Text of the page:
After initial analysis, Hansen said, Ottawa concluded there wasn’t enough money or work to sustain long-term employment at more than two shipyards, so the national strategy approach was born, and Davie did not make the cut.

In 2011, Irving Shipbuilding in Halifax was named prime contractor for the combat portion of this strategy and is building six Arctic and offshore patrol vessels, the first to be delivered in 2018, and up to 15 Canadian surface combatants to be built in the 2020s.

The contract is expected to cost around $60 billion and create hundreds of long-term, well-paying jobs in Halifax

Seaspan on the West Coast was awarded the non-combat portion of the shipbuilding strategy and is building a number of science vessels for the Canadian Coast Guard as well as two joint support ships, the first to be delivered in 2020.


Though Davie was in bankruptcy when the national shipbuilding strategy contracts were awarded to the other two yards, the company is now solvent and is in the process of converting a commercial container ship into an interim auxiliary naval replenishment for the Canadian navy.

The MV Asterix has been hailed as a success and is expected to be delivered before the end of the year.

Known as Project Resolve, Davie pitched the idea to the previous Conservative government as a way to bridge the gap in tanker capabilities from the loss of the Protecteur class while Seaspan completes its support ships. The Tories accepted the bid and the Liberals considered reviewing it when they took power in 2015, but ultimately the contract remained in place. The vessel will be leased to the federal government for five years at a cost of about $700 million, with an option to renew for an additional five years.

On Wednesday, the federal Conservatives issued a release urging the government to accept Davie’s proposal to build a second Resolve-class interim vessel.

Davie has also pitched a series of other unsolicited bids to the Liberal government — in 2016 the company offered to deliver icebreakers and support ships, claiming they could do so faster and cheaper than what is already planned, but those bids were rejected by the government.

As for whether Quebec has a leg to stand on with new demands to Ottawa, Hansen said it depends on political pressure.

“The big concern is the Liberal caucus from Quebec and how much pressure they can bring to bear on the prime minister and cabinet about this issue, so we’ll have to wait and see.”

Central Nova Liberal MP Sean Fraser told The ChronicleHerald he cannot see a realistic scenario where the government changes the shipbuilding strategy to favour Quebec because of political pressure from a provincial legislature.
“We’ve got 32 Atlantic Canadian MPs who are great advocates for their region, and we have the expertise and technology capacity to win any merit-based competition,” he said.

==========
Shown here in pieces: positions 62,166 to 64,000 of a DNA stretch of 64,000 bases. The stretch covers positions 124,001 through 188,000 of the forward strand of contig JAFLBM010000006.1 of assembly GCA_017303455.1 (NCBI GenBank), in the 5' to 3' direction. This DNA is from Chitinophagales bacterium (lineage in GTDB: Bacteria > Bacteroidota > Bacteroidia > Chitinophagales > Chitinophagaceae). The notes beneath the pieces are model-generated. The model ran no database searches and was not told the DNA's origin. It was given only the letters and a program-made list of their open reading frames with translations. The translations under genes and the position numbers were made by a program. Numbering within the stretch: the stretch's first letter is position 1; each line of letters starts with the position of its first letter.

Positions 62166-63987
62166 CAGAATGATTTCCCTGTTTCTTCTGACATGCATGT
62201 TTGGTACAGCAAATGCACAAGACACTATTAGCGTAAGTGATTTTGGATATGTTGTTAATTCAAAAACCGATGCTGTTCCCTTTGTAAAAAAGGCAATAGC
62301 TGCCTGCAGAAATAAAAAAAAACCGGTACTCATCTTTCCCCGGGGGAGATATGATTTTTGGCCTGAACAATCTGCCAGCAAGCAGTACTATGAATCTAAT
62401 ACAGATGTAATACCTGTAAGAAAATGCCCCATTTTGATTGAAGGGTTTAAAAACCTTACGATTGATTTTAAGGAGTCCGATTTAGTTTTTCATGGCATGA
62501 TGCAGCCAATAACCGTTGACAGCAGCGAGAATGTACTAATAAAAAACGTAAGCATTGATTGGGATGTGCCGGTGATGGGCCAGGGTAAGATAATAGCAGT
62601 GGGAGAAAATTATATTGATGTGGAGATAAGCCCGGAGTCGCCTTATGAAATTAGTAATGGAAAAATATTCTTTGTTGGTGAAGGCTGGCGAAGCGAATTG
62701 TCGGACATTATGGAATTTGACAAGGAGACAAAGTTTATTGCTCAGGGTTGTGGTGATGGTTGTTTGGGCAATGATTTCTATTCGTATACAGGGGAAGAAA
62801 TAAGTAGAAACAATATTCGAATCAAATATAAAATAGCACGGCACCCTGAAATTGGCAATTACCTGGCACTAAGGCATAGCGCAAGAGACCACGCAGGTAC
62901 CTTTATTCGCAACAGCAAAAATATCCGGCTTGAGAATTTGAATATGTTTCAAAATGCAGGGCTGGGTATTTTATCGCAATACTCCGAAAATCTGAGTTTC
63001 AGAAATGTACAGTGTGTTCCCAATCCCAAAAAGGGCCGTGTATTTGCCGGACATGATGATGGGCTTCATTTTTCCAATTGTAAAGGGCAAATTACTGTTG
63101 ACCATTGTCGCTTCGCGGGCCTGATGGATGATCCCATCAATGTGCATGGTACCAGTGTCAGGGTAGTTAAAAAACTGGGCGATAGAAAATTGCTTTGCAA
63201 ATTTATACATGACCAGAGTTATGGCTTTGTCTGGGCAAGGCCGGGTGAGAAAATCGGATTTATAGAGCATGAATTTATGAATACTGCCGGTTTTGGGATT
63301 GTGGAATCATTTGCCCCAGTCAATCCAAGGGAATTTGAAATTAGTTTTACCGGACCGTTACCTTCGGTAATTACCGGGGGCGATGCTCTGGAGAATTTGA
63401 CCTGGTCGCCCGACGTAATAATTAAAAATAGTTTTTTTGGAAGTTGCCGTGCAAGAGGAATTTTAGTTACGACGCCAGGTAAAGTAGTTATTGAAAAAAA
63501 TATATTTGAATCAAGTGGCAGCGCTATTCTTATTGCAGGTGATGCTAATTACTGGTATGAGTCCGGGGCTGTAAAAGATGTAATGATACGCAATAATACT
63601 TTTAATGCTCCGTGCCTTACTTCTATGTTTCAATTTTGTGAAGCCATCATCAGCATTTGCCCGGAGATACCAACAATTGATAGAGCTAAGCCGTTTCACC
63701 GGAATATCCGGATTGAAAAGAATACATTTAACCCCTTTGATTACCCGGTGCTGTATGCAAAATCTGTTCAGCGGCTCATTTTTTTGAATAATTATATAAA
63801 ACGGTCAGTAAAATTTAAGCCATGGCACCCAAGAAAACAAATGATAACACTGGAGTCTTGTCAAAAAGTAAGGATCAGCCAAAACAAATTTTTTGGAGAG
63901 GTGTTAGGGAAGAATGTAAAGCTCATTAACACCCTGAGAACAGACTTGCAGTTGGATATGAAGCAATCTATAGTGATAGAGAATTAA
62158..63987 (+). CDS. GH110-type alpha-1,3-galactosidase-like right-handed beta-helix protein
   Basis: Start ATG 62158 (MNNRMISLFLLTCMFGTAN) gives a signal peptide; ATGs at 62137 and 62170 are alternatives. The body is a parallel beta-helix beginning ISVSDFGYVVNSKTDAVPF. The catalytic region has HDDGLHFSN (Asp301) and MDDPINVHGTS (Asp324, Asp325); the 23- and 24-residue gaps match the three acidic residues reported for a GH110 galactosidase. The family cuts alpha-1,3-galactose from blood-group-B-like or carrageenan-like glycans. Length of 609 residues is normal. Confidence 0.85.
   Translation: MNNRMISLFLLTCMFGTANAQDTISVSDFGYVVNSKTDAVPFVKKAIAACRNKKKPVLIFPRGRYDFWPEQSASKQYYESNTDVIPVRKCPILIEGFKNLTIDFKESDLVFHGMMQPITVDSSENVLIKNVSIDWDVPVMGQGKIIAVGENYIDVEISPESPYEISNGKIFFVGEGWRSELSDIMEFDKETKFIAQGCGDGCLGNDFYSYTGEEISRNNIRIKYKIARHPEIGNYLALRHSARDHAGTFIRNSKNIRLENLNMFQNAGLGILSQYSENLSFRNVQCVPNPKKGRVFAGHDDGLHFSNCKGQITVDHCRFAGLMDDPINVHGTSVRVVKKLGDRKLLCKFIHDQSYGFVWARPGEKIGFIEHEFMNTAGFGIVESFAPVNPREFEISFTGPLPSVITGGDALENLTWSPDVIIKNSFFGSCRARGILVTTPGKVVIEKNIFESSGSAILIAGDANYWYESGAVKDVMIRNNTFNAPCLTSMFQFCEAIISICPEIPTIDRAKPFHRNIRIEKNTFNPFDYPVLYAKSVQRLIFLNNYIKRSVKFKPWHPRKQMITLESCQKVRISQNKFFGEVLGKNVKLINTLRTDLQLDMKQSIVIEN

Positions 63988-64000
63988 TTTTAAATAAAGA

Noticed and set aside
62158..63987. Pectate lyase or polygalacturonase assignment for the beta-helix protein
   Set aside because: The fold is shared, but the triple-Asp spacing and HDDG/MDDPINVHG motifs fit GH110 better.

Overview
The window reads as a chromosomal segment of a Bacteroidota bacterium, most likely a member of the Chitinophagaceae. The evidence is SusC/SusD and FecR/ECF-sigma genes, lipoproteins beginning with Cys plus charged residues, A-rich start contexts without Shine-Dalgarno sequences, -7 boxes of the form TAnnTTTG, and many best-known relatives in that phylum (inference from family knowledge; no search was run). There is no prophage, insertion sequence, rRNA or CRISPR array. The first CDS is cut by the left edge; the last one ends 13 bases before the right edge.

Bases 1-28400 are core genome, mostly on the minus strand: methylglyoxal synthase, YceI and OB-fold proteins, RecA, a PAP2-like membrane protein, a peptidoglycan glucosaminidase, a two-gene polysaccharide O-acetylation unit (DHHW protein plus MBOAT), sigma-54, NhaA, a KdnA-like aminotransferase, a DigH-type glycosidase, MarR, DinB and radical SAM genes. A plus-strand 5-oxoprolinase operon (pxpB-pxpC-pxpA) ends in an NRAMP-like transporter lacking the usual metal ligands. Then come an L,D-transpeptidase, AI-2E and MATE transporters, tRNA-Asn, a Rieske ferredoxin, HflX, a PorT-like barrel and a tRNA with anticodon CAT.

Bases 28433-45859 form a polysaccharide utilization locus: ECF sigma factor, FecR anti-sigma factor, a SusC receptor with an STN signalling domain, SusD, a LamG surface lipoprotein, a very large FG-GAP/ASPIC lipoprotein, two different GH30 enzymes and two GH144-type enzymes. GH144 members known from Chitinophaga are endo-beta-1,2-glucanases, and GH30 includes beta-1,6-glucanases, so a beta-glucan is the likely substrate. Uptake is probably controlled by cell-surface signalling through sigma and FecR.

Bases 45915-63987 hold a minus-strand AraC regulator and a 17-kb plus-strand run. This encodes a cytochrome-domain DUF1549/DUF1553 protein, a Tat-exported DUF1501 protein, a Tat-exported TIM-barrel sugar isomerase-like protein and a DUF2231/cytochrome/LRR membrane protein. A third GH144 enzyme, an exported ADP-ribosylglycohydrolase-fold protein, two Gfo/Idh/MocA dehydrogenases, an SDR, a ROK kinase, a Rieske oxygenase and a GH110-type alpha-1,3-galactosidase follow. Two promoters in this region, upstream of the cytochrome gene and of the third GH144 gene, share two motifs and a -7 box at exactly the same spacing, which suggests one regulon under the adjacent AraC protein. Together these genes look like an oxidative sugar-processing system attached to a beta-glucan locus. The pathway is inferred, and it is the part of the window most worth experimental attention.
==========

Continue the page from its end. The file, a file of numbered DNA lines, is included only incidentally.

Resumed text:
In an emailed statement, Christine Michaud, spokeswoman for federal procurement minister Carla Qualtrough, said the Liberal government remains committed to the shipbuilding strategy.
“As set out in the National Shipbuilding Strategy, $2 billion in small ship construction is set aside for competitive procurement amongst Canadian shipyards other than the yards selected to build large vessels. Chantier Davie is eligible to compete for small ship construction projects (under 1,000 tonnes), as well as ship repair, refit and maintenance requirements,” she said. “Our government is committed to consulting the marine industry on other requirements that may arise following an open and competitive procurement process.”
Irving Shipbuilding declined comment on the Quebec motion or the statement by Davie, but a spokesperson provided some information about economic benefits the strategy is already leveraging across Canada via major suppliers, including more than $250 million in Quebec.

For Canada's SAR Planes 'tactical grey' is the new yellow

By: David Pugliese, The National Post

Canada’s new search-and-rescue aircraft will abandon their familiar yellow paint scheme, instead getting a makeover that will allow them to be used in other missions, including combat.

The Royal Canadian Air Force has requested that its new fleet of 16 search-and-rescue planes be painted tactical grey and have asked for a change in the original contract which stipulated a yellow colour scheme.

The C-295W, being built by Airbus, will replace the main search-and-rescue fleet of six Buffalo aircraft as well as the Hercules transport planes which are also used at times in a search-and-rescue role.

The Buffalos are painted yellow, as are Canada’s other fully dedicated search-and-rescue aircraft such as the Cormorant helicopters.